Recent comments from the Trump administration regarding recreational marijuana use caused at least one Nevada cannabis company to “pump the brakes.”
The results from election night were supposed to bring a boon to the Silver State’s cannabis industry.
Terra Tech operates four dispensaries in Nevada and one in Oakland, California, along with a cultivation facility. CEO Derek Peterson said in November, after 54 percent of voters approved legalizing recreational marijuana, that his company planned to double its Nevada employee count to more than 350 within a year.
But uncertainty about how the Trump administration will deal with states that have legalized recreational marijuana has prompted Terra Tech to reevaluate its plans, Peterson said last week.
White House press secretary Sean Spicer said last month that the Justice Department would ramp up enforcement of the federal marijuana laws. And U.S. Attorney General Jeff Sessions said last week that the department would review an Obama administration memo that gave states flexibility to pass marijuana laws, the Associated Press reported.
NOT EVERYONE PRESSING PAUSE
State officials hope to dole out temporary licenses for recreational sales by July 1, and those plans are in place despite a potential Trump administration crackdown.
While Terra Tech is exercising caution, other companies have no intention of slowing.
“We’re full steam ahead,” said Jason Sturtsman, owner of marijuana cultivation and production facility HOPE in North Las Vegas.
Euphoria Wellness, 7780 S. Jones Blvd., recently bought the office suite next to its dispensary, which will double the store’s footprint, company spokesman Jim Ferrence said.
But Peterson, Sturtsman and Ferrence all agreed that Spicer’s comments — which made clear that Trump sees recreational and medical marijuana differently — offer hope.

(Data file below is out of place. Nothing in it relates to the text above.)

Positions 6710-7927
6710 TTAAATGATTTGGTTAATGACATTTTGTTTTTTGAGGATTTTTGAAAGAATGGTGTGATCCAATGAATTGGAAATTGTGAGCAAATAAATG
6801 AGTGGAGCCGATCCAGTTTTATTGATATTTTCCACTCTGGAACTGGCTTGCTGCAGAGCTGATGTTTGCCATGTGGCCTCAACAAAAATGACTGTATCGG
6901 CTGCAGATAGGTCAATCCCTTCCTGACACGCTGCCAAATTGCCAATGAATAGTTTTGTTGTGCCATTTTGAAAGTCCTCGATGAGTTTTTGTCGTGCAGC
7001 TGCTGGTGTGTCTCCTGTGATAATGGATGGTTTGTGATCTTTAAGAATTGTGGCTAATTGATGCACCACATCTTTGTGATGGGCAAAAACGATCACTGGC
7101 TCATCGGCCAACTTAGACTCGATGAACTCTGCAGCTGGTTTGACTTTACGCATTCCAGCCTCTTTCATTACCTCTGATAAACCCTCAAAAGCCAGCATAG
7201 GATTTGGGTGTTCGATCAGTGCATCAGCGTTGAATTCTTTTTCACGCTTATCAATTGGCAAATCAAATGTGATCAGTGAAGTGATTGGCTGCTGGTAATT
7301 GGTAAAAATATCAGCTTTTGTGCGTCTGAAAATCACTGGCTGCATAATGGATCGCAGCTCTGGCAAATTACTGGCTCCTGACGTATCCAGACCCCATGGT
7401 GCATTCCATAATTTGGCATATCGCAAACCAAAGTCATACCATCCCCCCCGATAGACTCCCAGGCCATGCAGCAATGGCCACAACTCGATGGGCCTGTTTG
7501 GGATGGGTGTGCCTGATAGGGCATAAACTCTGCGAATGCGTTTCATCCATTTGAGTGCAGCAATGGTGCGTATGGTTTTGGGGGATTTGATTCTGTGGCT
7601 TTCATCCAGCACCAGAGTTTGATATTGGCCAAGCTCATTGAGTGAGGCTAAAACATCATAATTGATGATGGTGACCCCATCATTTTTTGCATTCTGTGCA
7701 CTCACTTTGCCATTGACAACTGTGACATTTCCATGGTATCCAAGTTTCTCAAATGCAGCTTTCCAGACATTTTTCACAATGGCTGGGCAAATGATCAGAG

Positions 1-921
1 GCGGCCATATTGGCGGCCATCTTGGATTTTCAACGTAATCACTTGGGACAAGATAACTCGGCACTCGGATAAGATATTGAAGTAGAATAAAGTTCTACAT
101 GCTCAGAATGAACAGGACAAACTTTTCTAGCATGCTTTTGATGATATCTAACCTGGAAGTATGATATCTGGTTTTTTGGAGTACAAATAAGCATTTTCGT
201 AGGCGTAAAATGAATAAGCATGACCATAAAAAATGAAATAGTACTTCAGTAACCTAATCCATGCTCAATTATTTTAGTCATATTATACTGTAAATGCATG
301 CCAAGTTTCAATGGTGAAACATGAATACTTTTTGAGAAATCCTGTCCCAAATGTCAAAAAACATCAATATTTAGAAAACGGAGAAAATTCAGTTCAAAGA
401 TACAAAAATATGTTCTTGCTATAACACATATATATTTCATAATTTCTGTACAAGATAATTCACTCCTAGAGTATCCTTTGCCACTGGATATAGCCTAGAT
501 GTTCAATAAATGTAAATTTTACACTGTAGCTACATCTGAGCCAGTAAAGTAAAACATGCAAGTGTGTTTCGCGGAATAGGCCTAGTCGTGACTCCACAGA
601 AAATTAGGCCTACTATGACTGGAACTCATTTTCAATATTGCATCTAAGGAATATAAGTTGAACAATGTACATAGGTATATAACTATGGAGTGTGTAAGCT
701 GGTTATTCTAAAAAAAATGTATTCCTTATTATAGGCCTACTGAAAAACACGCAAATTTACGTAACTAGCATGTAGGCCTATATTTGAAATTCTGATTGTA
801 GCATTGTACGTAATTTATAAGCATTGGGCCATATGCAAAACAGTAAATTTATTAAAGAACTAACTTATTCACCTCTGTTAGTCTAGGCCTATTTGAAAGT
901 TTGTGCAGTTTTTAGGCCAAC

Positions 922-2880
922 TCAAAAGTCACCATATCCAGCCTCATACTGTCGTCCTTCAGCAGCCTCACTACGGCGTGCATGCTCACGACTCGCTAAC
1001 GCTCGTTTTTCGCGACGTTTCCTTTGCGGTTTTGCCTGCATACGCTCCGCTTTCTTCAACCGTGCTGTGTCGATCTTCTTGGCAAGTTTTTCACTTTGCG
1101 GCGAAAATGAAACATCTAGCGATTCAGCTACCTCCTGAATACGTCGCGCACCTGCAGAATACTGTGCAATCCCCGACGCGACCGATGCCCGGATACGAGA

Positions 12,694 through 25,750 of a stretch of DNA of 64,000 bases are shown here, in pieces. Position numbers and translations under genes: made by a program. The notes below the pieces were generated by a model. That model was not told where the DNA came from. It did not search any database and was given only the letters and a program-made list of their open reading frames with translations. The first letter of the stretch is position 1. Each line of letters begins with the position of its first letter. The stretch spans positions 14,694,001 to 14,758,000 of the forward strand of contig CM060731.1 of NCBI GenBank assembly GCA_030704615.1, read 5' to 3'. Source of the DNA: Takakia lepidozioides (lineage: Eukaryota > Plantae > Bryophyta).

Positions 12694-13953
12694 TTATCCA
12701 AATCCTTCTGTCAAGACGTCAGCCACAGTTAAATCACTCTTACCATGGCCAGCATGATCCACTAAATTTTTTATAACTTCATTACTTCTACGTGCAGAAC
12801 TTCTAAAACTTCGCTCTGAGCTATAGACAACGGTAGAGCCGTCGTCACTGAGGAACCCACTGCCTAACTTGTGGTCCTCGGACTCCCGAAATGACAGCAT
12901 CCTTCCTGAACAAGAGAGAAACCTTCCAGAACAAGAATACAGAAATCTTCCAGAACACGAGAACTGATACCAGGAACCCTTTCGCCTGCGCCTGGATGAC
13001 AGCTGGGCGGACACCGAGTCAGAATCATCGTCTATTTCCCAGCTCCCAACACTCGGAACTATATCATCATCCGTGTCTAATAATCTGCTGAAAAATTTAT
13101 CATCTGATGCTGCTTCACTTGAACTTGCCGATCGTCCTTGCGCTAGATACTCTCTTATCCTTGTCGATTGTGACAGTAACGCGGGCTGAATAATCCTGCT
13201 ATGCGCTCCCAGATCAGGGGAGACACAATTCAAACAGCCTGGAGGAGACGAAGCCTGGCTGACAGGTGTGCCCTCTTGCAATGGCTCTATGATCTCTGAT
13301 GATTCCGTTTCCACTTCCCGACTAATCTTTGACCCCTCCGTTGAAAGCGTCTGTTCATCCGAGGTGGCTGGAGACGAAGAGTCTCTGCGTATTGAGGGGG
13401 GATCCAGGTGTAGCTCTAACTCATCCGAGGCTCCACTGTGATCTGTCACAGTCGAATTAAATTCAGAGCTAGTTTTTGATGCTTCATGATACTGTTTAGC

Twenty-eight states have legal medical marijuana (compared to just eight with legal recreational). Cannabis remains illegal under federal law, so those states and companies selling the drug have been operating under uncertainty since the beginning, Peterson noted.
“I’m honestly thrilled that we got some semblance of policy stance that medical is OK,” he said.
Terra Tech plans to refocus on the medical side, Peterson said. And he hopes Nevada lawmakers will do the same.
In order for Nevada’s industry to bloom, the state needs medical marijuana to be more accessible, Peterson said.
Medical marijuana cards in Nevada cost about $100 and need to be renewed annually, along with an annual recommendation from a doctor. California requires just the recommendation.
Terra Tech’s Oakland dispensary gets about 1,000 customers a day and has projected annual revenue of more than $14 million. That is due largely to the lax access California’s medical program provides, Peterson said.
Enter Nevada’s most pot-friendly lawmaker, state Sen. Tick Segerblom, D-Las Vegas.
A Segerblom proposal in the Nevada Legislature would relax the state’s medical marijuana card requirements. The bill has not been drafted, but changes could range from having cards last for two years to simply adopting California’s model, he said.
“How far we go, I think, depends on what Trump does,” Segerblom said. “The main thing we want to do is keep it cheaper and provide easier access.”
NOT SO FAST
But Gov. Brian Sandoval, who has the power to veto bills passed by the Legislature, doesn’t appear to be on board with making medical marijuana more accessible than its current state.
Daniel Stewart, general counsel for the governor’s office, on Friday told a state panel tasked with creating recommendations for marijuana regulations that Sandoval as no interest in loosening those laws.
“He’s not interested in action that would water down our current medicinal marijuana laws and regulations,” Stewart said.